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In Context #7 (Spring, 2002, pp. 7-8); copyright 2002 by The Nature Institute

Small Manipulation—Big Effect

The slogan we've been hearing so insistently from biotech industry representatives over the past several years assures us there is "substantial equivalence" between genetically engineered and non-engineered crops. The slogan's endless repetition has obscured a remarkable fact: it is unclear whether anyone making this claim has ever bothered to look at the two types of plant in a disciplined way in order to ascertain what immediately visible differences there might be.

"Almost Like Different Varieties"

But now The Nature Institute's affiliate researcher, Johannes Wirz, is helping to remedy this oversight. By growing genetically modified and non-modified potatoes under controlled conditions, his team in Switzerland has produced startling results. Observation of plants with and without added genes showed such dramatic differences in leaf morphology and development that, in Johannes' view, the plants might well be mistaken for different varieties.

The project began when Pia Malnoe, a molecular geneticist at the Eidgenössische Research Institute in Changins, suggested a qualitative and holistic assessment of the genetically modified potatoes she had developed. Johannes, who is a molecular biologist on the staff of the Research Laboratory in Dornach, Switzerland, eagerly took up her suggestion. The subsequent study brought together molecular biologists, breeders, and Goethean researchers—whose differing expectations and world views, Johannes says, demanded open-mindedness and a good measure of conflict preparedness from all the participants. The study was carried out under both field and greenhouse conditions.

The potato variety in the experiment was "Bintje." Two genetically modified lines developed from Bintje—"Ala 20" and "Visco 2"—were grown, along with unmodified plants. Visco contains a mistletoe gene intended to provide resistance to leaf rot, while Ala was engineered to produce a poisonous metabolic product in the presence of a fungi infection, leading to the death of infected cells (and thereby providing resistance to the fungus).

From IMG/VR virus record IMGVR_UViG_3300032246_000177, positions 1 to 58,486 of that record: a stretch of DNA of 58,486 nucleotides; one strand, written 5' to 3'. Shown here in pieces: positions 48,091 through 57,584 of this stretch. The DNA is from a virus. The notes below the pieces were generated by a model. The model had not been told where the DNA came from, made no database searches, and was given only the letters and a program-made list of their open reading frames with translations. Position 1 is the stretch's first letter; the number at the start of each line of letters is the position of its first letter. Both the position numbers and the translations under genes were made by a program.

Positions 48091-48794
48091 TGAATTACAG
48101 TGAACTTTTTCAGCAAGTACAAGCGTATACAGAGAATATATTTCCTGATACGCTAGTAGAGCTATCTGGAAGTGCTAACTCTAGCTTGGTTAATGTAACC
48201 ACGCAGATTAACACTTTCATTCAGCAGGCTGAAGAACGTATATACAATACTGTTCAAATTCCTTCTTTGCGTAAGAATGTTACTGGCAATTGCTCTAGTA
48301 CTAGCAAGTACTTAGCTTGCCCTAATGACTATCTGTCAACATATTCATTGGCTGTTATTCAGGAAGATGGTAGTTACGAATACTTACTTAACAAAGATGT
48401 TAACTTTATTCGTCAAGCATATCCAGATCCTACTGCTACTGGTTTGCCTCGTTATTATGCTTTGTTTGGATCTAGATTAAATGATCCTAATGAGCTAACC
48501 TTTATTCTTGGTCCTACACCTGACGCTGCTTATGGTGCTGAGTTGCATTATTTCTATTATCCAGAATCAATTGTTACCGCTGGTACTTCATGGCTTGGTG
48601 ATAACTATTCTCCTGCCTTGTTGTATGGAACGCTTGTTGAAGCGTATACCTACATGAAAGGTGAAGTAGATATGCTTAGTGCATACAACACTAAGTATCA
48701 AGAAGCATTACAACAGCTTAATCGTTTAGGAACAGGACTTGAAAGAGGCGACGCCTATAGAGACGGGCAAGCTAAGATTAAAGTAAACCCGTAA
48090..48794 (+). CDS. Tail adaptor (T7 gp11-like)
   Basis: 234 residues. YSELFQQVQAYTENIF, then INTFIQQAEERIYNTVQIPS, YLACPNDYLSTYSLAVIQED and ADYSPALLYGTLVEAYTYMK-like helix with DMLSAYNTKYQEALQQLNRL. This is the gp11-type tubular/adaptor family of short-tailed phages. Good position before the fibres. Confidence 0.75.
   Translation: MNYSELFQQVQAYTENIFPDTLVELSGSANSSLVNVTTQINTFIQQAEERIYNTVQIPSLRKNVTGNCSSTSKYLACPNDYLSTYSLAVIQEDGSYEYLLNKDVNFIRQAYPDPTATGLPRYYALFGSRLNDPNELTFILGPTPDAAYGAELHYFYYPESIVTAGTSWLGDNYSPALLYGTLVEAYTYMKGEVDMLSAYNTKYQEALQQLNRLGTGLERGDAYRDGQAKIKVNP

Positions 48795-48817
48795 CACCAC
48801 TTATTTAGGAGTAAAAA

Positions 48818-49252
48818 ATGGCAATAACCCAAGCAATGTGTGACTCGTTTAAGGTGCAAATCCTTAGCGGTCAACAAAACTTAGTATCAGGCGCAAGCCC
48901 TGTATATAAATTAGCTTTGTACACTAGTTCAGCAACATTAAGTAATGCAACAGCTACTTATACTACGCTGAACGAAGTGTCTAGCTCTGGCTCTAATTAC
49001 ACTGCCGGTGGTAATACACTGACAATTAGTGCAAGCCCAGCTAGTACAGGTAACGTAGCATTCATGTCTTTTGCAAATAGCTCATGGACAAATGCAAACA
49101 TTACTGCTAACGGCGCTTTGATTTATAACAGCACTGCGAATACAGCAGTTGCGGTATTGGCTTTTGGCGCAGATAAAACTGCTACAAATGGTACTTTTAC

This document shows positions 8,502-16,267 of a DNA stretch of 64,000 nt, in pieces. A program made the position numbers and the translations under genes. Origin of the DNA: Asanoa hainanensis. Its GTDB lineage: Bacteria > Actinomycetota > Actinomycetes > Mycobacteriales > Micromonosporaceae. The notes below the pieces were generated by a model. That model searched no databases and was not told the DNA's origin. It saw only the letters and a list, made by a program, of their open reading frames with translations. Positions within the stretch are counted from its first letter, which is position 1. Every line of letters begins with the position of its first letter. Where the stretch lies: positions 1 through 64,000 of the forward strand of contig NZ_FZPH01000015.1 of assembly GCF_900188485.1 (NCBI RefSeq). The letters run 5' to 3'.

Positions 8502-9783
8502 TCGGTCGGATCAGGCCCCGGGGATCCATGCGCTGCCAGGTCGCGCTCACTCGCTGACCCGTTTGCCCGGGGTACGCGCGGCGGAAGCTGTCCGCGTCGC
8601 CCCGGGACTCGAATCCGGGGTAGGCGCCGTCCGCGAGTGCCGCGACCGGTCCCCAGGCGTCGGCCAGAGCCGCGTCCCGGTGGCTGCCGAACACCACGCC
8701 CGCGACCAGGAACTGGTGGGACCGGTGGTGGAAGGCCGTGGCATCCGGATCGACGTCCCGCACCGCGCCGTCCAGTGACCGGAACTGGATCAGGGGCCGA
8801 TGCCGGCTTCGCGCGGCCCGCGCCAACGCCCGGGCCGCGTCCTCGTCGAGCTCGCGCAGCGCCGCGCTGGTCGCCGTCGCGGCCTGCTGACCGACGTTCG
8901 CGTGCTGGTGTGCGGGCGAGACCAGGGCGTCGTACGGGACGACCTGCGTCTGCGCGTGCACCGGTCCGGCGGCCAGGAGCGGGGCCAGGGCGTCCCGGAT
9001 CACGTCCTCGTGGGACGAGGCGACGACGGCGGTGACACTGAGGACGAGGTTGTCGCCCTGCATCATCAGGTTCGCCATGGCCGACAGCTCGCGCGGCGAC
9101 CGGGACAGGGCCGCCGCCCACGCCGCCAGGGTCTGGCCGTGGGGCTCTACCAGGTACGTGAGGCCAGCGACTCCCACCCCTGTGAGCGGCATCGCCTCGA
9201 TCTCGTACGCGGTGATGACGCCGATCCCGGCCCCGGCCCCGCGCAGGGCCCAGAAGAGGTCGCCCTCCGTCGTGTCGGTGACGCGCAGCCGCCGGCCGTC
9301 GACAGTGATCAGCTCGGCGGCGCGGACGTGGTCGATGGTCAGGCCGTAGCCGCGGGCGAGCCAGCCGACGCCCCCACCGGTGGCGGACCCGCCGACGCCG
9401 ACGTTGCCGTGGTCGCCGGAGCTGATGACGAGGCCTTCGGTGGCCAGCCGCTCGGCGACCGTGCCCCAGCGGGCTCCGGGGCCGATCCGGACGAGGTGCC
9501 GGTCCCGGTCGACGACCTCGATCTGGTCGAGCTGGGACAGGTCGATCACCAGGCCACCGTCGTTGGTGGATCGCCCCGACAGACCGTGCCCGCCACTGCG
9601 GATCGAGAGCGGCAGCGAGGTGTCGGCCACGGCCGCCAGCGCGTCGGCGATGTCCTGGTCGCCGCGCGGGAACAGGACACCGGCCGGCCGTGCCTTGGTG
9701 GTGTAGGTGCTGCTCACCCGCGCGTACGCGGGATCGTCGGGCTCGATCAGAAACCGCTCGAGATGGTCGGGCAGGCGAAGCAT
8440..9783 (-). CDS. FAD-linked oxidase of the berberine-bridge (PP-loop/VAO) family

Comparisons of the leaf sequences during the entire cycle of plant growth showed substantial differences. For example, the Ala plants had leaves that were more delicately formed, with stronger differentiation of the parts of the leaf, compared to the control plants. The Visco plants had strikingly rounded leaflets and much smaller leaves marked by a more uniform size and shape throughout the growth cycle.

Johannes and his colleagues supplemented and verified these observations with quantitative measures of leaf area, leaf perimeter, and so on. They also took measures of plant height and potato yield, both of which differed significantly between control and genetically modified lines.

Dirty Hands (in More Ways Than One)

Johannes, citing the work of Jochen Bockemühl at the Goetheanum in Dornach, contends that plants react as a whole to introduced genes, much as they react to external conditions such as drought or sunlight. The potato project suggests, in his opinion, that intensive, qualitative work is necessarily a part of any full assessment of molecular-genetic processes in the plant. Morphological methods are a proper complement to analytic methods.

Johannes is also aware that even growing these previously developed, genetically modified plants is problematic. There are many risks—a fact we dare not forget. But he cites the view of a co-worker, Hajio Knijpenga, that "we have to get our hands dirty." There may be no other way to bring to light the full implications of the dominant, engineering stance toward the plant world.

(The foregoing is mostly drawn from a preliminary report on the first year of the ongoing potato project, written by Johannes Wirz and Ruth Richter, and published in Anthroposophie Weltweit, January, 2002. Translation help provided by Henrike Holdrege.) SLT

Original source: In Context (Spring, 2002, pp. 7-8); copyright 2002 by The Nature Institute

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